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Special Olympics and UNICEF collaborate in Romania to promote inclusion and acceptance

© UNICEF Romania/2009
Special Olympics athlete and volunteer from the Faculty of Sports and Physical Education during the FUNfitness programme supported by UNICEF in Cluj, Romania.

CLUJ, Romania, 27 April 2009 – Special Olympics and UNICEF have joined forces in Romania to build inclusive communities for children with intellectual disabilities. Most recently, the Sport and Physical Education faculty of Babes-Bolyai University in Cluj organized an event for children both with and without intellectual disabilities, featuring Special Olympics Unified Sports, 'Young Athletes' and 'Healthy Athletes' activities.

The event was part of a wider, global partnership between Special Olympics and UNICEF dedicated to changing negative attitudes towards children with disabilities, promoting policies for their inclusion and empowering them and their families.

“We are committed to the partnership with Special Olympics Romania, which creates opportunities for children with disabilities and their families to participate in society. This is very much in the spirit of the Convention on the Rights of the Child,” said UNICEF Romania Child Protection Officer Voichita Pop.

Forming friendships and changing attitudes

Special Olympics Unified Sports is an initiative that combines approximately equal numbers of athletes with and without intellectual disabilities on sports teams for training and competition. Unified Sports enables participants to learn new sports, experience meaningful inclusion (each athlete is assured of playing a valued role on the team) and socialize with peers and form friendships.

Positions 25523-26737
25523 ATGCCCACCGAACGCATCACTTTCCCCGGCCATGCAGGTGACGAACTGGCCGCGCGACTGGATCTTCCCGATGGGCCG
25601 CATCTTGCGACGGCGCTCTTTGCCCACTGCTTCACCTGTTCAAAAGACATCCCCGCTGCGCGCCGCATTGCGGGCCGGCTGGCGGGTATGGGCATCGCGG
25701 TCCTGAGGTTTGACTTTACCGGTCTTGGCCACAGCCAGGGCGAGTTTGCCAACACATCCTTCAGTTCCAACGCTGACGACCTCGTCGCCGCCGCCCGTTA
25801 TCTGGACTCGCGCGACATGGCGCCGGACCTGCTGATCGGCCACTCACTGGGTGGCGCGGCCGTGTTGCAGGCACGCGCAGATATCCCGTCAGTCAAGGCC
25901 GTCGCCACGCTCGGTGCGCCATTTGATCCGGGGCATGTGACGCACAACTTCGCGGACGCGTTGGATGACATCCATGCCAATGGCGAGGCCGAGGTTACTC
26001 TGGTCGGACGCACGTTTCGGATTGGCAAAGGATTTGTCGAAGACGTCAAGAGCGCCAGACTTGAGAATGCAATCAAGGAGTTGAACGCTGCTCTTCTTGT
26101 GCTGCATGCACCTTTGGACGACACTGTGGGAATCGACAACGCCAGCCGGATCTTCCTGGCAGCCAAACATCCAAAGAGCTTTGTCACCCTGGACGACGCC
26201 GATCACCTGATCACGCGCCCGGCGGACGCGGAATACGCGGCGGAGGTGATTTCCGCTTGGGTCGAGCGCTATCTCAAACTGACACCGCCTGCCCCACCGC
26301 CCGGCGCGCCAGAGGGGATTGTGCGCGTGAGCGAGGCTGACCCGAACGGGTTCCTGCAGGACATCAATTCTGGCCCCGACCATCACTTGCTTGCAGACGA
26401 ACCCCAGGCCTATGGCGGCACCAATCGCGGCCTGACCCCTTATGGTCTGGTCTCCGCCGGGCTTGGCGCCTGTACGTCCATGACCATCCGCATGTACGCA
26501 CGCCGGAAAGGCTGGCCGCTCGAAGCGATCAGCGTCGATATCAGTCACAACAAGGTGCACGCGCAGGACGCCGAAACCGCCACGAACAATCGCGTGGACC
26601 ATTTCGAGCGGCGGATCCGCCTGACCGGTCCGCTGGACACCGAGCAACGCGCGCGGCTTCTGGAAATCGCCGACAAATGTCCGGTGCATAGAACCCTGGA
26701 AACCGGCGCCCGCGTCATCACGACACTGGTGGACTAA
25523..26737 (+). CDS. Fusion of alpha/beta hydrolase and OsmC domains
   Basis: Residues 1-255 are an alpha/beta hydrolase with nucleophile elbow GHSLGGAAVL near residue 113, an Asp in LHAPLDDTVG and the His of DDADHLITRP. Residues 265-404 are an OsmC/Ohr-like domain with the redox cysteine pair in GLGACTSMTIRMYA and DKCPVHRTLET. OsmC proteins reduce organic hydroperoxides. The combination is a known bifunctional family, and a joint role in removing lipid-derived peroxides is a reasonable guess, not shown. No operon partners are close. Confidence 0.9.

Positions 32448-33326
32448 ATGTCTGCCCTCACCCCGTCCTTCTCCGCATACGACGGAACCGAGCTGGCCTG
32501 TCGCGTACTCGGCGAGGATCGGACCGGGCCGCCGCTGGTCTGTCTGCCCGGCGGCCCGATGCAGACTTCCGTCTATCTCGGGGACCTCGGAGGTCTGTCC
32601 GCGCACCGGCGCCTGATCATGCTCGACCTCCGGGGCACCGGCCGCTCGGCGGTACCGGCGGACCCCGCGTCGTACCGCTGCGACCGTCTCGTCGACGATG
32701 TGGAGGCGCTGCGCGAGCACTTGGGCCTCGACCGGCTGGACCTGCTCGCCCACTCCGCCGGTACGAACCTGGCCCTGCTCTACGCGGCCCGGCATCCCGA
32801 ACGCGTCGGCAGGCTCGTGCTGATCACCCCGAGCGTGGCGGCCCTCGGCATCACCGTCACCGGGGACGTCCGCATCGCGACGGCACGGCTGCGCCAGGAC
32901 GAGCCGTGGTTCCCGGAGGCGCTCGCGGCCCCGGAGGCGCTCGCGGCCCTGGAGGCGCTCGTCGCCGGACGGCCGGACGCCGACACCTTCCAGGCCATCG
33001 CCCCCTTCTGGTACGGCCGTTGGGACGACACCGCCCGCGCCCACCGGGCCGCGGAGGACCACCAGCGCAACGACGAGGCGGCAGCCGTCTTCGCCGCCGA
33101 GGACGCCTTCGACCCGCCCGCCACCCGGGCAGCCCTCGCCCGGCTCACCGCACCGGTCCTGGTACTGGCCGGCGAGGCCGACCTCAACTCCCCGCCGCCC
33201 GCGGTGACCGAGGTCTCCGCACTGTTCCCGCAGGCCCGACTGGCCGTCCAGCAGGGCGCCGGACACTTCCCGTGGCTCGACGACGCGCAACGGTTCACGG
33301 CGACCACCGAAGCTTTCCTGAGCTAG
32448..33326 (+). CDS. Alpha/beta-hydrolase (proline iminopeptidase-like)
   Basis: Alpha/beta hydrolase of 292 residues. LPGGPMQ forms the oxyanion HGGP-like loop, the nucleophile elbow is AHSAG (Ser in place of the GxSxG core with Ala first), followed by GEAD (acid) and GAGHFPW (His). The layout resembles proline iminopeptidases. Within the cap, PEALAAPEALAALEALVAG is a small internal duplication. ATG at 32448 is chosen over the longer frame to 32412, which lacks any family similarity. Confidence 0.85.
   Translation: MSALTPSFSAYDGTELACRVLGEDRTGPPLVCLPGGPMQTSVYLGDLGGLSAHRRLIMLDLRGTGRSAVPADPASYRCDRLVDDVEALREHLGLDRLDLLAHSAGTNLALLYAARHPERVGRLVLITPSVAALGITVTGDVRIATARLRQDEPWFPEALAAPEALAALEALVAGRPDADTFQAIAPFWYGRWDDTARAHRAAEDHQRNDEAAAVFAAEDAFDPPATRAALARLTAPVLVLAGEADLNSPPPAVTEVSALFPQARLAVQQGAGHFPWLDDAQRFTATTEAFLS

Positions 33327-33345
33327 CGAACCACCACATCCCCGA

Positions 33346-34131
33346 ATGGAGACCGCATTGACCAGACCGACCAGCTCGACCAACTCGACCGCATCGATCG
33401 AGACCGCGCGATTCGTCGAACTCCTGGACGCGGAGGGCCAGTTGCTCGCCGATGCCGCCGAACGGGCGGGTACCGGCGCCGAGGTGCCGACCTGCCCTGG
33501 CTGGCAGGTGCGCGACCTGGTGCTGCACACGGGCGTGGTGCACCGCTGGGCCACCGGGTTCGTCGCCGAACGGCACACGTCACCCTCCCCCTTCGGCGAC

Special Olympics Unified Sports activities are providing a truly inclusive experience for children – with and without intellectual disabilities – in Cluj, and changing attitudes in the process.

Designed for children aged two through seven with intellectual disabilities, the Young Athletes programme aims to build motor and social skills, and supports cognitive development through play activities. The programme also provides a support system for parents of children with intellectual disabilities by bringing them together to network and share experiences. 

Expanding the programme

Twenty parents attended the event in Cluj. They were encouraged to consider how to expand the Young Athletes programme throughout Romania. 

“Thanks to the Young Athletes programme, my son became more aware of his body and the world around him – of shapes, colors and movements. He learned to interact and play with other children. It also gave me the chance to meet other parents and helped raise my own expectations about what my son can do,” commented one parent. 

Thanks to the generous support of volunteer clinical professionals in Romania, in addition to sport activities, some 50 children received free health screenings in vision (15 received corrective eyeglasses) and oral health and physical therapy (of which 42 received instructions for corrective physical exercises) through the Special Olympics Healthy Athletes Programme.



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